ICING ON THE E-CAKE
II. The Subject Line
The subject line is a tiny microcosm unto itself. Most often it's used to simply summarize or introduce the major idea/s contained in the body of the message. But experienced e-mail users understand the more subtle techniques for communicating meaning and emotion in the titles they bestow to their e-mail. The subject line can lead into, highlight, or elaborate a particular idea in the message. It can ask a definitive question, shoot back a definitive answer, joke, tease, prod, berate, shout, whisper, or emote. Sometimes its meaning may blatantly or discreetly contradict the sentiment expressed in the body of the message. A creative application of caps, commas, slashes, parentheses, and other keyboard characters adds emphasis and complexity to the thoughts and emotions expressed in the subject line. Here are some examples illustrating these ideas:
In an e-mail archive, examining the list of subject lines across the development of the relationship is like perusing the headlines of a newspaper over the course of months or years. It reflects the flow of important themes in the history of the e-mail encounter. These patterns or trends over time might reveal hidden or unconscious elements in relationship between the two people. For example, one interesting feature is the use of "re:" as a prefix to the subject line. For how many messages did the couple continue to click on "reply" and reuse the same subject? This might indicate the emotional intensity of that particular thread.
The use of "re:" versus creating a new subject line can be an interesting dynamic interchange between e-mail partners. Creating a new line is a bit like taking the lead in the relationship by introducing a new title for the interaction -- like creating a headline for the little "story" that is the ongoing dialogue. It's an attempt to conceptualize, summarize, and highlight what the person perceives as the most important feature of the conversation. Creating a new subject line calls into play the "observing ego" -- that ability to step back and reflect on what is happening. It shows a sense of responsibility and ownership for the dialogue -- in some cases maybe even an attempt to control the dialogue. In this fashion, some e-mail partners "duel" with each other via the subject line. Simply clicking on reply without creating a new message title may indicate less of an observing ego and more of a spontaneous reaction. It suggests a "I want to reply to what you said" mode of operation. Some people chronically fail to create a new subject line and persistently use "re:" They may be a bit passive in the relationship, or lazy. They may not feel that sense of responsibility, ownership, or control. If this isn't true, their partner may still perceive them as being that way.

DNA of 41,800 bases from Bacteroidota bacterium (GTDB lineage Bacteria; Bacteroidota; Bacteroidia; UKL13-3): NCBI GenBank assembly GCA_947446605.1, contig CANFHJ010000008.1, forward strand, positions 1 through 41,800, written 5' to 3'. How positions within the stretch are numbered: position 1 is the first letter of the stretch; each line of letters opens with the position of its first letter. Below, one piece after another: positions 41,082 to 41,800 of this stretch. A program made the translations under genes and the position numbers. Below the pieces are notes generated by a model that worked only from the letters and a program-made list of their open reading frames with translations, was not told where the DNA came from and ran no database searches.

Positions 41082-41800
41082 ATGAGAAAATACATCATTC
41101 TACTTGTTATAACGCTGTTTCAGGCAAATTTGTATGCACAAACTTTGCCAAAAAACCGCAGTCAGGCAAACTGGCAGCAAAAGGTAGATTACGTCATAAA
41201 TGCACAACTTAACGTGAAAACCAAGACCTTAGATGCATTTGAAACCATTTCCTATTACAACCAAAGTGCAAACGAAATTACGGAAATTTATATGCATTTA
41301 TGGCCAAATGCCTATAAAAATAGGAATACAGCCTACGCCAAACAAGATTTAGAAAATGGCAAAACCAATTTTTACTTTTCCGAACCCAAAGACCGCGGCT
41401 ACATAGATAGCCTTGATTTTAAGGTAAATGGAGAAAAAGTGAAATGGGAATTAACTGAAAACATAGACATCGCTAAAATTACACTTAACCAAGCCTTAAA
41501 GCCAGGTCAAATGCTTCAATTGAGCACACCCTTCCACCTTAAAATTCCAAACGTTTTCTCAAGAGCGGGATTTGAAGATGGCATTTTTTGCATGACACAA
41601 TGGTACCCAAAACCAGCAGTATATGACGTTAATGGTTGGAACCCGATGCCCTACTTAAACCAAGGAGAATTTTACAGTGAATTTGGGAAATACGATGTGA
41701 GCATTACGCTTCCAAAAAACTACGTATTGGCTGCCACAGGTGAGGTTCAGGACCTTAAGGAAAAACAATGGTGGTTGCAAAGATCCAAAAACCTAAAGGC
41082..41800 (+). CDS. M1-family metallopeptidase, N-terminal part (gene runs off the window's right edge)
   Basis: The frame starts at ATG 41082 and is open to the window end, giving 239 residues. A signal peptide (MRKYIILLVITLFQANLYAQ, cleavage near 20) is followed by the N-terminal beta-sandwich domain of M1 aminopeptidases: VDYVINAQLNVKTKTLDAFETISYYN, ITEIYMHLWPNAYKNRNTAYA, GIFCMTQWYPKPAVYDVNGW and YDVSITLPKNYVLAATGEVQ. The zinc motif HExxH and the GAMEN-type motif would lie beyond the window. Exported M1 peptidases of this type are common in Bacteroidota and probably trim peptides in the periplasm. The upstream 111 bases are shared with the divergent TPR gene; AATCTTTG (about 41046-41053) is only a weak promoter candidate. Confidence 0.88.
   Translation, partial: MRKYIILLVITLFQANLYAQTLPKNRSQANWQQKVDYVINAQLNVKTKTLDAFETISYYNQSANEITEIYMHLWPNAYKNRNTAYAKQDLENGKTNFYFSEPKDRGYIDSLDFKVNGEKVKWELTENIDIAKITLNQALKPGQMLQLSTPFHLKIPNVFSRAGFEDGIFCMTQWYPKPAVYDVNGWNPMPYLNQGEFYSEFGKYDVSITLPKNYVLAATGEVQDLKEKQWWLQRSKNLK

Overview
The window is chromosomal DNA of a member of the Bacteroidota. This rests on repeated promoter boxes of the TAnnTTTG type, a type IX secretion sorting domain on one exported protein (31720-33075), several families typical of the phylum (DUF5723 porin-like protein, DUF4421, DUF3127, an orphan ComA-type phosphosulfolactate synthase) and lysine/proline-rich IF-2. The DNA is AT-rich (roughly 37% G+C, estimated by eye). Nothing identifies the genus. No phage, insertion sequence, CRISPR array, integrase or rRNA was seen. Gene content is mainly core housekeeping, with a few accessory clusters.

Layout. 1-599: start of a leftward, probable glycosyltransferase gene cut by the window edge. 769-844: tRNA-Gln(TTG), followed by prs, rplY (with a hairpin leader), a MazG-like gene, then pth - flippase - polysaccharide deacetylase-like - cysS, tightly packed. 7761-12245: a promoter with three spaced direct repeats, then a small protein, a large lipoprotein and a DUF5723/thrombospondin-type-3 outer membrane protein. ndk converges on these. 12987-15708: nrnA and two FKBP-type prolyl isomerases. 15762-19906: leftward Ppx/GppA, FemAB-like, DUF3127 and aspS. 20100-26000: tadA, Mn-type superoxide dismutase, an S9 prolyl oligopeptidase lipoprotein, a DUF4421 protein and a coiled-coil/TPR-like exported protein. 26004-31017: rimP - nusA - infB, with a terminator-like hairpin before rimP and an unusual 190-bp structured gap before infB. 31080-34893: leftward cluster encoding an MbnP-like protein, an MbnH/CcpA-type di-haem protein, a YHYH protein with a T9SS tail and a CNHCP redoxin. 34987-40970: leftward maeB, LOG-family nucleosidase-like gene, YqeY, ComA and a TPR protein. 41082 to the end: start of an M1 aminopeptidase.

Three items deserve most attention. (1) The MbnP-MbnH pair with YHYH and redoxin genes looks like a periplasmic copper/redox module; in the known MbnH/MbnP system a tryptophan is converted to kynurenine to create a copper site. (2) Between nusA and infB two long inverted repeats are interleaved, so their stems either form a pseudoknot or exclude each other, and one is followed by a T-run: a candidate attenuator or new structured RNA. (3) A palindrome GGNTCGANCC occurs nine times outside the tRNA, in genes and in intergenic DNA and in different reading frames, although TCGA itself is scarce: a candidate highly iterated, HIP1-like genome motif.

Spammers will try to exploit the dynamics of a subject line in order to trick you into opening the message. Beware of subject headings written all in caps, embellished with asterisks and exclamation points, or containing overly friendly or seductive messages ("Just wanted to say hello...") - especially when you don't recognize the sender's name. If it looks and smells like spam, it's spam.
John Suler, PhD, is Professor of Psychology at Rider University and a practicing clinical psychologist. He has published on psychotherapy, mental imagery, and eastern philosophy. He currently maintains several web sites.
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